I hope they do actually listen, altough it’s hard if the building is leased. Working out between tennant and landlord who pays i complicates things.

  6. You could argue that it is not actually possible to ensure your bicycle is ‘secured with an adequate security device’ if you up-end your bicycle as they suggest.

    As for the black text at the bottom of their sign, perhaps the Building Management Team could explain in less mangled and indecipherable English what they actually meant.

  7. Of all the designs of bike storage I’ve encountered, this would seem as bad as the toast-rack / wheel bender type. Seemingly designed by someone who’s only ever seen a photo of a bike.

    • The wheel bender racks we used to have at my works were largely unused. Those that did use them turned the bike sideways and secured them in the traditional sense – through the frame.

  8. We’ve recently had cycle parking installed at work. 8 ‘wheel benders’, each about a foot and a half away from the next one. Bikes have to be put side on to be anything like secure, so the total capacity of the new facility is, at a push, three bikes.

    I appreciate the gesture, but the implementation was obviously done by a non-cyclist who didn’t bother to think about it. TFL and CTC even provide guides for estates type people, telling them what’s good and bad.

  9. Hi Gaz,

    (firstly, I usually subscribe with my other account litwardle, so don’t delete me as spam, because I’m not!)

    This is really frustrating. The crazy thing is that your bike isn’t in the way. Perhaps a way to get what you want is suggest an alternative rack (and location) so at least there is a choice of rack to suit everyone’s needs. Obviously the building management are not going change 400 racks, so possibly the above would be a good compromise. I find it’s best to approach these things with a solution – so If it were me, I would source a rack or two and give prices along with any cost implications of fitting.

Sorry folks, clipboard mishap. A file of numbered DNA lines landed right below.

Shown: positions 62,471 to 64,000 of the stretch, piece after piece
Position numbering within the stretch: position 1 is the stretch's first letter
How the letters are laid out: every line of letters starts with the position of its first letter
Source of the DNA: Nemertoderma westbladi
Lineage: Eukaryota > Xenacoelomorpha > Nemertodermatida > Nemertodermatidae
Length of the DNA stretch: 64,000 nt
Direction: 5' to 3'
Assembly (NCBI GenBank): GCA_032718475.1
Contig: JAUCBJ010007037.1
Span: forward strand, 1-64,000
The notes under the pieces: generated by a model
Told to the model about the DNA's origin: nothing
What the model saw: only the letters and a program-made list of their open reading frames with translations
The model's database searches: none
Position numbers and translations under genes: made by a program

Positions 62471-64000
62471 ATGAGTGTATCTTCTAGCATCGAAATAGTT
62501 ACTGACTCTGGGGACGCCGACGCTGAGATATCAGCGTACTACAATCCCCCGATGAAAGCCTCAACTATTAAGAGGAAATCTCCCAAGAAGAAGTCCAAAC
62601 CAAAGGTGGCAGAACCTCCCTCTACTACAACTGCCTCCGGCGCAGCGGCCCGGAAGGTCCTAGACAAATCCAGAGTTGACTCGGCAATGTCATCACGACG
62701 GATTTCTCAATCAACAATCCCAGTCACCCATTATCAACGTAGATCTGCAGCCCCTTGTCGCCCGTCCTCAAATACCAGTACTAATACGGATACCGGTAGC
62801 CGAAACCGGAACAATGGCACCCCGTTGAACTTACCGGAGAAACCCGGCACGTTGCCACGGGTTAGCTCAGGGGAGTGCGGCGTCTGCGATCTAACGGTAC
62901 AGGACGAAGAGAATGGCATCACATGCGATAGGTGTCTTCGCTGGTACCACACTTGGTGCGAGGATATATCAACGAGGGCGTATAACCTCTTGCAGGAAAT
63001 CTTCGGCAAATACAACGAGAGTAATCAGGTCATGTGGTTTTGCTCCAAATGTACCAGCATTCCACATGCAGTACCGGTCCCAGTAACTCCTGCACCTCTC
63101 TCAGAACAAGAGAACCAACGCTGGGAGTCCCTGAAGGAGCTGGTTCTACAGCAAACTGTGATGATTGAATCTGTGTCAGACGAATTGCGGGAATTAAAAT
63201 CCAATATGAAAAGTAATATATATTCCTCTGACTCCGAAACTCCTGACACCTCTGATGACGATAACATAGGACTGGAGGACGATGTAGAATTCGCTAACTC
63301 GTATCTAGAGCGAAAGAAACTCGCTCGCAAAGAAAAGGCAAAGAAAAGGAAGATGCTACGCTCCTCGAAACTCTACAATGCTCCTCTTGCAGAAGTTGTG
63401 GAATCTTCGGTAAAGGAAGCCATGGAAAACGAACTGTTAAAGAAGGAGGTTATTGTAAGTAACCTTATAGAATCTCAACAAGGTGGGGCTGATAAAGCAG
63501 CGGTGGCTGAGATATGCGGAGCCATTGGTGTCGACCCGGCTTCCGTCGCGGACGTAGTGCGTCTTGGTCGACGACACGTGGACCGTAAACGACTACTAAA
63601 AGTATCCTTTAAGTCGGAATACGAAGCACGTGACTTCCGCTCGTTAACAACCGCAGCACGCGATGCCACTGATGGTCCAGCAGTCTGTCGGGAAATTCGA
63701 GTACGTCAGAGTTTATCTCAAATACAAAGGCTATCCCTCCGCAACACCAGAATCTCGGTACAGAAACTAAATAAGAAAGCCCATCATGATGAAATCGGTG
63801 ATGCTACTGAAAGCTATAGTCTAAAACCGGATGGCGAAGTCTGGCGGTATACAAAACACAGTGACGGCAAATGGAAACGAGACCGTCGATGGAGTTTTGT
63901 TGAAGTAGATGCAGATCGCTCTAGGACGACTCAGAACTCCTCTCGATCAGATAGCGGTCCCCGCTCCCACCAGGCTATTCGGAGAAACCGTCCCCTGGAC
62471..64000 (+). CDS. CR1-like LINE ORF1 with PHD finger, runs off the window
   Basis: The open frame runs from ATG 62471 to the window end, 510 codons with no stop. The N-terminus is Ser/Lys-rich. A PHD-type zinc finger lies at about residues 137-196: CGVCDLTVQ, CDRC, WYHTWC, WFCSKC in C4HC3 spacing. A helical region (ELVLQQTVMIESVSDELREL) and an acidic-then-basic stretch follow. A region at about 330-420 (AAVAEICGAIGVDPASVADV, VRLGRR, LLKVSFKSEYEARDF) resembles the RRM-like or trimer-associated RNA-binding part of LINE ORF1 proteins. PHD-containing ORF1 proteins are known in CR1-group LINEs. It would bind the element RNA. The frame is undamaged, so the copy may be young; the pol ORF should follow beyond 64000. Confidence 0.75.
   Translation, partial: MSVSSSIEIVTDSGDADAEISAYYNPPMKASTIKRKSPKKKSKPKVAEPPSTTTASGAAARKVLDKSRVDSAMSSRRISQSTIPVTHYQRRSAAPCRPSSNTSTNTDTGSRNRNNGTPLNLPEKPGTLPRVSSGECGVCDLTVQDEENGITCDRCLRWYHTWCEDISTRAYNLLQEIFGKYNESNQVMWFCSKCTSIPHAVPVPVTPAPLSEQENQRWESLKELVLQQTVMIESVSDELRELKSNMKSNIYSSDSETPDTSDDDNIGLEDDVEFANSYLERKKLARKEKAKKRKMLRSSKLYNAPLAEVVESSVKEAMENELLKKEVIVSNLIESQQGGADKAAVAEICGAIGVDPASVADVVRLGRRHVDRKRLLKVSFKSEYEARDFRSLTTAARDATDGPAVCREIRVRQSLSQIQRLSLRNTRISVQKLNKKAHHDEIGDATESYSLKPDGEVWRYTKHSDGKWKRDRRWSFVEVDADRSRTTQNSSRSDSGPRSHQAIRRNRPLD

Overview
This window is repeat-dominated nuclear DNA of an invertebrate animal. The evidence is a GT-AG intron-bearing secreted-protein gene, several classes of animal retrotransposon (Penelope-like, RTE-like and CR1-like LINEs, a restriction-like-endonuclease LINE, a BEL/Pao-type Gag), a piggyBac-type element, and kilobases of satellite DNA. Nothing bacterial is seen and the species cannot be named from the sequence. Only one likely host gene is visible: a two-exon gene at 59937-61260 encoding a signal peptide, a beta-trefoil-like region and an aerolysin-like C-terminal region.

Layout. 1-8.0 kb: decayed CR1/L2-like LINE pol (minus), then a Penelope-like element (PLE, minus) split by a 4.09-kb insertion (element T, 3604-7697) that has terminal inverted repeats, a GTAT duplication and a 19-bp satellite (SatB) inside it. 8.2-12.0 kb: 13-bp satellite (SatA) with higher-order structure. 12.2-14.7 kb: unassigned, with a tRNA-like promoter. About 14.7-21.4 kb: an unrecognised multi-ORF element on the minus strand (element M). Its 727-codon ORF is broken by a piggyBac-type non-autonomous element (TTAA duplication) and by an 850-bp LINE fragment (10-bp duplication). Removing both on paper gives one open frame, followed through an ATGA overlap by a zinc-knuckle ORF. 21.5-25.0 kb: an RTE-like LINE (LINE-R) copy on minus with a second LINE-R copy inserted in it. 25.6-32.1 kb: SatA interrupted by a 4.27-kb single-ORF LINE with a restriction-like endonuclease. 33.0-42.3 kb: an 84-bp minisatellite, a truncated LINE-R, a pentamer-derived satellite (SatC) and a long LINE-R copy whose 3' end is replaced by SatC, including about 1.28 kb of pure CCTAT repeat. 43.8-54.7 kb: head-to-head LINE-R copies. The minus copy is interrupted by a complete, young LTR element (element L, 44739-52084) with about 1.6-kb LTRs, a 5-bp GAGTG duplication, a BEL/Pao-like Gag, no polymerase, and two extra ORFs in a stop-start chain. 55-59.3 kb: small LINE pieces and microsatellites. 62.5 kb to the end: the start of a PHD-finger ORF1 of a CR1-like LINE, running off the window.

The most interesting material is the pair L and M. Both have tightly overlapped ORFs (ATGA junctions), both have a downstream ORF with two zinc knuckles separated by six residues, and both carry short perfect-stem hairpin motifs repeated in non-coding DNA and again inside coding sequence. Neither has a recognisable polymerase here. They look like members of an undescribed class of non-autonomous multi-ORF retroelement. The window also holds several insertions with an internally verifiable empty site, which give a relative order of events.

You guys are pretty lucky to have such good facilities though. I live in North Devon and whilst my employer doesn’t provide any facilities (other than Cyclescheme) the council provide close to sod all! There are a few of the bars to lock the bike to, which I hate using as the paint from them marks my frame, also to be used my two bikes the other user has to manipulate your bike is order to get his close to the bar (yet more marks). There are 5 bike lockers, but they are locked and sealed and full of rubbish. After repeated letters the council don’t want to know. I have yet to receive a reply!

    Anyway, great blog, and great vids, always a pleasure reading and watching!

    Lee @litwardle

  10. Perhaps you can create a cheap contraption to allow you to use the rack and still keep your mudguard off the floor of the rack.
    Try a wire Kitchen Towel Holder from Poundland and bend the upright into a kind of S shape with a horizontal section at the top parallel to the round base.
    The gap between the wires is about right to hold a 23mm tyre – a cable tie may help.
    The gauge of the wire should be sturdy enough for the weight of the bike, but no guarantees!
    I have a photo of one I mocked up but couldn’t post that here.
    It was difficult to tell from your photos how wide the base section is (the diameter of the towel holder base is just under 110mm). If that would not fit, I hope it gives you food for thought.